September 28, 2022

STANDING TALL: Princeton University quarterback Blake Stenstrom gets ready to fire a pass last Saturday against visiting Lehigh. Senior Stenstrom hit 25-of-34 passes for 291 yards and a touchdown as Princeton defeated Lehigh 29-17 in its home opener. The Tigers, now 2-0, open Ivy League action by playing at Columbia (2-0) on October 1. (Photo by Frank Wojciechowski)

By Bill Alden

Last fall, Blake Stenstrom and Liam Johnson were part of the supporting cast as the Princeton University football team rolled to a share of the Ivy League title.

This season, senior quarterback Stenstrom and junior linebacker Johnson have earned leading roles for the Tigers and are emerging as stars.

Last Saturday as Princeton defeated visiting Lehigh 29-17 in its home opener to improve to 2-0, Stenstrom hit on 25-of-34 passes for 291 yards and a touchdown while Johnson made a team-high 10 tackles.

After a bit of a shaky start against the Mountain Hawks, Stenstrom got into a groove.

“There were some challenges that we faced and mistakes we made in the first half,” said Stenstrom who was the backup quarterback in 2021, appearing in five games, completing five passes for 44 yards along with 68 yards rushing and two touchdowns. “Some things didn’t go our way. In the end, we figured it out a little bit and came back with a stronger second half.”

Utilizing Princeton’s crew of skill players, Stenstrom spread the ball around. Senior receiver Andrei Iosivas made seven catches for 115 yards and a touchdown while senior Dylan Classi had seven receptions for 110 yards, junior JoJo Hawkins made five catches for 34 yards, and senior tight end Carson Bobo had four receptions for 22 yards.

“We are blessed to have a lot of talent all over the field on this team,” said Stenstrom. “Whether it is tight ends, receivers or running backs, I don’t feel any doubt when I throw the ball to these guys. It is fantastic.” more

BRINGING IT HOME: Princeton University women’s soccer Kamryn Loustau, right, goes after the ball in recent action. Last Saturday, Loustau and the Tigers had a tough night in Connecticut as they fell 1-0 at Yale in the Ivy League opener for both teams. Princeton, now 5-4 overall and 0-1 Ivy, will be resuming league play on October 1 when it hosts Dartmouth in the first game to be held at the new Myslik Field at Roberts Stadium. (Photo by Frank Wojciechowski)

By Justin Feil

If Extreme Makeover: Stadium Edition existed, the Princeton University women’s soccer team would be the perfect subject.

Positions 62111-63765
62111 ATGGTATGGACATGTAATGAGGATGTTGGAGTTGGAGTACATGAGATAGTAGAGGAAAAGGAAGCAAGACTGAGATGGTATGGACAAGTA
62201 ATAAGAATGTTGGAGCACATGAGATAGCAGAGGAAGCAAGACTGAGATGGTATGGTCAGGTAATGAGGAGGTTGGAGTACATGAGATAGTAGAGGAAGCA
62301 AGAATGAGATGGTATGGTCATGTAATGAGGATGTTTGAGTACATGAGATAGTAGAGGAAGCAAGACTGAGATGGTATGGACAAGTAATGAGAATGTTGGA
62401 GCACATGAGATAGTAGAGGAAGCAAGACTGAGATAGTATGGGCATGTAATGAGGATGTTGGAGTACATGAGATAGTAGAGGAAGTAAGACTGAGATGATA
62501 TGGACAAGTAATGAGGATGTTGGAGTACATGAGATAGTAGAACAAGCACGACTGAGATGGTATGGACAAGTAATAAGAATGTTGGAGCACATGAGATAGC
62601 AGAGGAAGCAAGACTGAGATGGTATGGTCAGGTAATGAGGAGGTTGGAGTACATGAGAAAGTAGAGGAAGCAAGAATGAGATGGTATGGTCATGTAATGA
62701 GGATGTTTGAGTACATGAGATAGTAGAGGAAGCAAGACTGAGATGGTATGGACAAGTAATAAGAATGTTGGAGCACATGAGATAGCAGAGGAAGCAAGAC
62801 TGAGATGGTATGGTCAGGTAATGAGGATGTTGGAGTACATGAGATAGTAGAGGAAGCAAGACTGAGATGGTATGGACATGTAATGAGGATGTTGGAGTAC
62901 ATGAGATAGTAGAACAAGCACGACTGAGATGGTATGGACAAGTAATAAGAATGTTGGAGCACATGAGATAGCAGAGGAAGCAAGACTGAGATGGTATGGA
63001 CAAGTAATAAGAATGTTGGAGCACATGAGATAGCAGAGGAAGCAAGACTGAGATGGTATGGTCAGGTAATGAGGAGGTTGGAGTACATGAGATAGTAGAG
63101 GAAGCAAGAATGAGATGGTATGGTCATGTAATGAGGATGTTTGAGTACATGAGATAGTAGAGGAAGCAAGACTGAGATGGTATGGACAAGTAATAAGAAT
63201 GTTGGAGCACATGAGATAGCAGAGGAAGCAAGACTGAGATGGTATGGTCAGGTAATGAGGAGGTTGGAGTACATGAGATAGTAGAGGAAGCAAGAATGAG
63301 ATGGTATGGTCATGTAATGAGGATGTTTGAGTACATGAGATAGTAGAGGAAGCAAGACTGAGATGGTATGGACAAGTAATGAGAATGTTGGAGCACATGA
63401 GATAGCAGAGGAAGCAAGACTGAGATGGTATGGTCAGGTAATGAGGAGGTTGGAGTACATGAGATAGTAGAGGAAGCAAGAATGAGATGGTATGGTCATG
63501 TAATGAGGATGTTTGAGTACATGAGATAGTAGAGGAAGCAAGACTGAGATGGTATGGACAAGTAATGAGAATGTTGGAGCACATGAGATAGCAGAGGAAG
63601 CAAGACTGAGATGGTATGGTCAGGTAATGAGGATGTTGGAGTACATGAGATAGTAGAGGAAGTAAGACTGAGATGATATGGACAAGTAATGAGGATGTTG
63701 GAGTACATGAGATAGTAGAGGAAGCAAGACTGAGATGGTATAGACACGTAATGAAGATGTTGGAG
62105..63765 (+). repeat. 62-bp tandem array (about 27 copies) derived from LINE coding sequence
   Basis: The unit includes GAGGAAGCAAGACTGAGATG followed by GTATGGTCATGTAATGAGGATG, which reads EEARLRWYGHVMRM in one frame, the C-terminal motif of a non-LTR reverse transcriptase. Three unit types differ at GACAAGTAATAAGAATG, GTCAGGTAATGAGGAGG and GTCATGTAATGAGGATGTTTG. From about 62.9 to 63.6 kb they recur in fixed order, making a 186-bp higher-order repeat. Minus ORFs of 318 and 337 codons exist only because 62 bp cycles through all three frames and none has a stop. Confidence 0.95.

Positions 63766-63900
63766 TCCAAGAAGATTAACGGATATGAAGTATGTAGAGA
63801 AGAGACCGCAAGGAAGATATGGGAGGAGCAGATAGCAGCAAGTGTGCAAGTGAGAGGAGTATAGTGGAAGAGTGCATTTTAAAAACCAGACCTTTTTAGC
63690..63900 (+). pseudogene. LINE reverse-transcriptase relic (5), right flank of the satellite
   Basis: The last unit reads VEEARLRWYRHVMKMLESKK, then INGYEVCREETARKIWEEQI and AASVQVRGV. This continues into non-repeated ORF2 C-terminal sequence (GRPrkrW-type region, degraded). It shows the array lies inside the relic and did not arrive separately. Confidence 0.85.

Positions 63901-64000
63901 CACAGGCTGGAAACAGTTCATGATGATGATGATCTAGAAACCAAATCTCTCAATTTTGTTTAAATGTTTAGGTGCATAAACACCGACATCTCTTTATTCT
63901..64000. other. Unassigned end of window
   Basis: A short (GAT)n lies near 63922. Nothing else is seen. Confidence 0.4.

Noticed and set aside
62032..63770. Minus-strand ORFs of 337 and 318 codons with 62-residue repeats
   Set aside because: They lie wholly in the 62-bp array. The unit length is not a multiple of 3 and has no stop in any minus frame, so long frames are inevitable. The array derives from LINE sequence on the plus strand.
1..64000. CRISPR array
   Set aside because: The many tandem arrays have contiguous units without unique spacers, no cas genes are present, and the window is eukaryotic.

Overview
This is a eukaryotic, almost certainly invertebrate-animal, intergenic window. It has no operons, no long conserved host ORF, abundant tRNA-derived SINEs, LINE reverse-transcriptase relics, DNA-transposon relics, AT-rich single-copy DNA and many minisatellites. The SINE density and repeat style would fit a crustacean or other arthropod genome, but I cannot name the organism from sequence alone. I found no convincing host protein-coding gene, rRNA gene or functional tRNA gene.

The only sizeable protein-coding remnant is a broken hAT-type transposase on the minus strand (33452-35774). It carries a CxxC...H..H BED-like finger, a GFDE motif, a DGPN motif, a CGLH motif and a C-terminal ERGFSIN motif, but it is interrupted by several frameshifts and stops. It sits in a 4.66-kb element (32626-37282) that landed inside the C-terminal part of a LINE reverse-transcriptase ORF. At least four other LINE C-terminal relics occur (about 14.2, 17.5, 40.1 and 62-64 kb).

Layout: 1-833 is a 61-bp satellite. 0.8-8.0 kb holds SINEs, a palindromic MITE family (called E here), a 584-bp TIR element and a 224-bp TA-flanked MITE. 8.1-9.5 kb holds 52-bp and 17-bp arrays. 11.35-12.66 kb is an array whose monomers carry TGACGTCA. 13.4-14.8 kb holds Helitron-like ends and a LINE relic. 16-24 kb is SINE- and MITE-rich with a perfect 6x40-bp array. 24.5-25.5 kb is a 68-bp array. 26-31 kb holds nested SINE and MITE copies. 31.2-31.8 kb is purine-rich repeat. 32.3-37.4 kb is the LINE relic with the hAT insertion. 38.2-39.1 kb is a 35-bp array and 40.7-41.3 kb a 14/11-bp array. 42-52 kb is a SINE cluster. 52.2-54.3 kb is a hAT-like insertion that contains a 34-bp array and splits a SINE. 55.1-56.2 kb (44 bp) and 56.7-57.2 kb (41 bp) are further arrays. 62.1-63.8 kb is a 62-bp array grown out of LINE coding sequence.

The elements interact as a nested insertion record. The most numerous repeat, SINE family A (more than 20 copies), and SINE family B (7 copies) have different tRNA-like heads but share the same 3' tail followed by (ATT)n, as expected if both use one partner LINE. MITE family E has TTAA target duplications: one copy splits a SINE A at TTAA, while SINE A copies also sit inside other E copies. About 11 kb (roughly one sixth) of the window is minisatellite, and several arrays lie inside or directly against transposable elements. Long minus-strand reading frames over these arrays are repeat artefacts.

The Tigers have been intentionally avoiding even looking toward Myslik Field at Roberts Stadium as Princeton completes a rebuild of the team’s new home that it will share with the men’s team.

“We’ll get on the bus and we’ll drive by it and everyone will look the opposite direction,” said Princeton head coach Sean Driscoll. “No one has actually really seen what it looks like to my knowledge and they’ve all been steadfast with that. I think come Wednesday or Thursday when we unveil it for our first session they’re going to be buzzing and that’s what I want. There are so few surprises in life, I want this to be something really memorable for the team.”

The Tigers will get the big reveal in their first practice at the new stadium this week. They are hoping they can jumpstart the second half of their season when they host Dartmouth on October 1 at 1 p.m. in their first game at the new venue.

“Not getting the result we wanted, I do think it’s perfect timing to find a new home, to establish a new identity potentially and take very seriously the opportunity to start brand new because the stadium has no results in it,” said Driscoll. “It has no wins, has no losses, has no draws, has nothing. That’s for us to create.”

Princeton dropped its Ivy League opener at Yale, 1-0, last Saturday to fall to 5-4 overall. The Tigers have lost four of their last six games going into Tuesday’s scheduled non-conference game at Bucknell as they face a short turnaround.  more

CAT FIGHT: Princeton University field hockey player Beth Yeager, left, battles for the ball in a game earlier this season. Last Sunday, sophomore star Yeager picked up an assist as the seventh-ranked Tigers fell 3-2 in overtime to Lafayette. The loss to the Leopards moved Princeton to 5-4 overall. The Tigers, who had started the weekend by edging Penn 2-1 on Friday in their Ivy League opener, play at Yale on September 30 and at Connecticut on October 2. (Photo by Frank Wojciechowski)